Skip Barber National at Mont-Tremblant: Bobo's Double MONT-TREMBLANT VILLAGE, Que., Canada (July 25) - Four hundred miles and four days ago, Gerardo Bonilla left Mosport fourth in points, 26 tallies behind leader Marco Andretti, as the Skip...
Skip Barber National at Mont-Tremblant: Bobo's Double
MONT-TREMBLANT VILLAGE, Que., Canada (July 25) - Four hundred miles and four days ago, Gerardo Bonilla left Mosport fourth in points, 26 tallies behind leader Marco Andretti, as the Skip Barber National Championship arrived at Le Circuit Mont-Tremblant. "Bobo" had a third and a (disappointing) 10th at Mosport, and in addition to Andretti, he had two other very quick, very tough competitors in front of him; Benny Moon and Chris Prey, both of whom were only 13 and 15 points behind, respectively. Mont-Tremblant is smooth, with good passing possibilities, and a daunting Turns 1-2-3 complex that's very fast and very blind. Could Bonilla get himself back into a realistic title hunt?
The way the weekend schedule shook out, Sunday the 25th would be a test of mental and physical stamina for all the drivers -- a race to start the day, a quick turnaround for race two qualifying, then the second race. Bonilla had taken the pole (his fifth of the year) for the opening race, with Mark Burt, juiced from his strong efforts at Mosport (sixth and fourth), alongside. Robbie Pecorari was third on the grid following his breaking into the winner's circle in one of the Mosport races, with Lorenzo Mandarino next to him. The green flew and Bonilla led a nose to tail train all the way... to Turn 10. That's where Mandarino, a very crafty racer belied by his age (17), sliced into the lead. On lap two, Pecorari also did the deed to Bobo, dropping him to P3. But you could throw a head sock over the three, as this mini-train put a little gap on fourth place, occupied first by Victor Ramos then by a hair-on-fire Burt.
Like this they ran for the next five laps, despite numerous looks and nose-pokes up and down the field, only Chris Prey moving up a notch, taking fifth from Ramos on lap seven. Then came lap eight. Mandarino went just the tiniest bit hot into Four, a right-hand second gear corner that flicks immediately into Five, a third-gear left. Pecorari saw an opportunity to get underneath, did it, but as he aimed down to the apex, Mandarino on the outside, the two touched and suddenly Mandarino was flipping and rolling. He got out of the R/T 2000 okay, but the race was red- flagged moments later to get things sorted out. That meant the order for the eventual re-start would revert to lap seven, and with Mandarino out and Pecorari's car okay, Pecorari was at the point, Bonilla second, Burt third, Prey fourth and Ramos fifth.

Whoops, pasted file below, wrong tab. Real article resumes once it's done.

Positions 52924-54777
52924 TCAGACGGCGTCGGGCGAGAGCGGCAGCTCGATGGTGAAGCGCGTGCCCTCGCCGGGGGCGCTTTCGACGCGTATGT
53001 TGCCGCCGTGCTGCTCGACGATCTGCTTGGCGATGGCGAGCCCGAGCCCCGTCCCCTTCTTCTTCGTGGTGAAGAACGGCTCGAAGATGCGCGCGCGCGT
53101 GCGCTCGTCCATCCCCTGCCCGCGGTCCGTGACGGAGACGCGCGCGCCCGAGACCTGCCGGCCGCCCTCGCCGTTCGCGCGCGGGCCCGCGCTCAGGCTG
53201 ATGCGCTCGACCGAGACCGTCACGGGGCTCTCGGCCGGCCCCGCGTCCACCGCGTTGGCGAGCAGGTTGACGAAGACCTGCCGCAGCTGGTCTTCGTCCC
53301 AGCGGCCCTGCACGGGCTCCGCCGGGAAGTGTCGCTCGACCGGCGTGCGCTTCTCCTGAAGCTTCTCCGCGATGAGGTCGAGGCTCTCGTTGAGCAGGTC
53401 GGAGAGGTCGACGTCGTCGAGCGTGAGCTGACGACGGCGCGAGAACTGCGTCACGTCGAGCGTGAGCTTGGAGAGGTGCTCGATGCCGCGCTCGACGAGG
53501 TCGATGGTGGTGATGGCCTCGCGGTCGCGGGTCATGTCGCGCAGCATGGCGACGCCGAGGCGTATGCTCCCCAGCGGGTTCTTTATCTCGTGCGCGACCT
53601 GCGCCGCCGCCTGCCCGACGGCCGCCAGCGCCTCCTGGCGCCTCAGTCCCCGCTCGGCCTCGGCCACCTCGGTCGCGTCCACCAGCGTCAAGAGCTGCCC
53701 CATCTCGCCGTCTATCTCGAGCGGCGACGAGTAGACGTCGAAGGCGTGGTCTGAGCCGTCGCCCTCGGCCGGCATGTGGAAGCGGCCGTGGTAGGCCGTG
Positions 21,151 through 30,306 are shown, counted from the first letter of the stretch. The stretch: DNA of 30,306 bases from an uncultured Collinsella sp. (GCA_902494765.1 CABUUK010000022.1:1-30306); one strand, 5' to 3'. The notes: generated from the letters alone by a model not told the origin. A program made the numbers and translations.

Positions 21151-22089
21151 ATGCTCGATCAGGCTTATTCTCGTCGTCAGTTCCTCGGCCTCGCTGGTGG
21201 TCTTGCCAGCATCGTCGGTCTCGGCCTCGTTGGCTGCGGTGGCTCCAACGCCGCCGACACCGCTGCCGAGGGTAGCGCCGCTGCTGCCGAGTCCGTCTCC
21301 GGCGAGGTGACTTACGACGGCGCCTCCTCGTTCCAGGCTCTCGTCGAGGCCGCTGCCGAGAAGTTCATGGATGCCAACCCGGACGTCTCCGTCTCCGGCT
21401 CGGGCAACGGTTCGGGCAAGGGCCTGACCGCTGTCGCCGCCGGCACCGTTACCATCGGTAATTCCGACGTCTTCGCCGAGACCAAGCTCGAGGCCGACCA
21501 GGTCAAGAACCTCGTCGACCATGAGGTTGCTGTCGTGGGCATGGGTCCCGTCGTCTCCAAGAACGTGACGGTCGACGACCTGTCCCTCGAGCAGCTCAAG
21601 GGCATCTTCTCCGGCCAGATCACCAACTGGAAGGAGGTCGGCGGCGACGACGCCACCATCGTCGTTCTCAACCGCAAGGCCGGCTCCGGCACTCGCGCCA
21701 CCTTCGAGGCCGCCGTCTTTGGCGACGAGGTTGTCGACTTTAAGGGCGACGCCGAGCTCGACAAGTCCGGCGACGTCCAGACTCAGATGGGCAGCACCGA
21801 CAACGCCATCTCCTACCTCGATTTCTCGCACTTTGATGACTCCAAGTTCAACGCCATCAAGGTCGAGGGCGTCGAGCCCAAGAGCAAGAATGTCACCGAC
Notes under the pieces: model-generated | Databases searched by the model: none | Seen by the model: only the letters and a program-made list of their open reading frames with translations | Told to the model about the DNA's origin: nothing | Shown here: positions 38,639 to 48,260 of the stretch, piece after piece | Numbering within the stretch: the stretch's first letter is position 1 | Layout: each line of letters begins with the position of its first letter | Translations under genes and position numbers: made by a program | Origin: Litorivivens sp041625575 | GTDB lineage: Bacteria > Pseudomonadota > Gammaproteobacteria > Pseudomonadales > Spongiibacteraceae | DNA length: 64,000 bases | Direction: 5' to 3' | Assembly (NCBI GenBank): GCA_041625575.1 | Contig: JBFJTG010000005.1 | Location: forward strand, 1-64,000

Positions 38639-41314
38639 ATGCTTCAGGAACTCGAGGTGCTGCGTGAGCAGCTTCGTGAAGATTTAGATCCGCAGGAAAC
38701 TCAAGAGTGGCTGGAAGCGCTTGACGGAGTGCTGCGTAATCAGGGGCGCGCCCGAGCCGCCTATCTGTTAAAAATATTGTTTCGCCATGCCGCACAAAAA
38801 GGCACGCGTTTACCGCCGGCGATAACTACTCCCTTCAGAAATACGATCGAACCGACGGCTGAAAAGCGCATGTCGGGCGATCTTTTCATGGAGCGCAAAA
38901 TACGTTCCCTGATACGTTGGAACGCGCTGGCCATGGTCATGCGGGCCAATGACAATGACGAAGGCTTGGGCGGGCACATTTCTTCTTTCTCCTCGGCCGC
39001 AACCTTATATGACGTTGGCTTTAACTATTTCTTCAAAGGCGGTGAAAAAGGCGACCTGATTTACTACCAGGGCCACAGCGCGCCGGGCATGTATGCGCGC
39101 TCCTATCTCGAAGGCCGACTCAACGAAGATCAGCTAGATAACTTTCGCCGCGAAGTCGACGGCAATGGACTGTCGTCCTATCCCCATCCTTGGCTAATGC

Pecorari, the Stars of Karting standout who last year earned the scholarship from Skip Barber Racing to race in the National this year, brought the field around slowly but waited to long to mat it -- Bonilla anticipated the green much better and before you could say "Bobo's in the lead," Bobo was in the lead. Further back, however, Robin Warner shot off the road in Turn Four (he was okay) to initiate a full-course yellow. Tirewall repair took up two laps, so we were going to be treated to a green-white-yellow finish. Bonilla showed Pecorari how you do re-starts -- get on it as soon as the pace car peels off -- and brought it home a couple car lengths in front, Prey keeping third. Burt entered the last corner of the last lap in fourth, but came out of it eighth. Ramos got inside him, moved him out into the grass, and took the position. Andretti, John Edwards and Moon all took advantage of the gimme. For Bonilla, it was his second victory of the year, but there was little time to celebrate; qualifying for the day's second race was on tap...
... and Pecorari got some measure of revenge by breaking Grant Maiman's two-year-old qualifying record, by .013 of a second. Bonilla was second (he had put up his flyer just as the 35- minute clock went to zereo), followed by Moon, Burt (unfazed, obviously), Ramos and Andretti. The start of race two (minus Mandarino and Warner, both low on funds following their crashes) was perfect and the field had sorted itself out to a single-file albeit nose-to-tail version of the grid. On lap four, Andretti made a move under Ramos in the last-corner hairpin that stuck. Then it was all-singing, all-dancing action on lap seven. Rushing up to Turn 10 at the end of the backstraight, the top four flaring like you read about, Pecorari took the lead from Bonilla and Andretti took third from Moon. Two laps later, Turn 10 again was a wild scene of flares, slides and spot-grabbing -- Bonilla snatched the lead, Pecorari fell to third, Andretti into second. Less than a lap later, Andretti got in too hot into the Turn Eight hairpin and gave second up to Pecorari.
Remember the head sock that covered the frontrunners in race one? We were using it again for the last four laps. On the final go-round, Bonilla, Pecorari and Andretti headed onto the backstraight in single file. They entered -- guess where? -- Turn 10 three wide. Bonilla and Pecorari banged wheels mid-corner, and that gave Andretti the jump on Pecorari into 11. There were no last-corner heroics, so it finished Bonilla, Andretti, Pecorari, Moon, Prey, Burt, Ramos, Edwards, Sergio Perez and Jonathan Eriksen -- those last seven all having their own wicked dice.
As the National heads to its 2004 conclusion at the Champ Car Grand Prix of Road America August 7-8 (round 13 Saturday, round 14 Sunday), Andretti's gap over second place has shrunk from 22 points -- one week ago -- to 11. It's all going to come down to the last race, folks.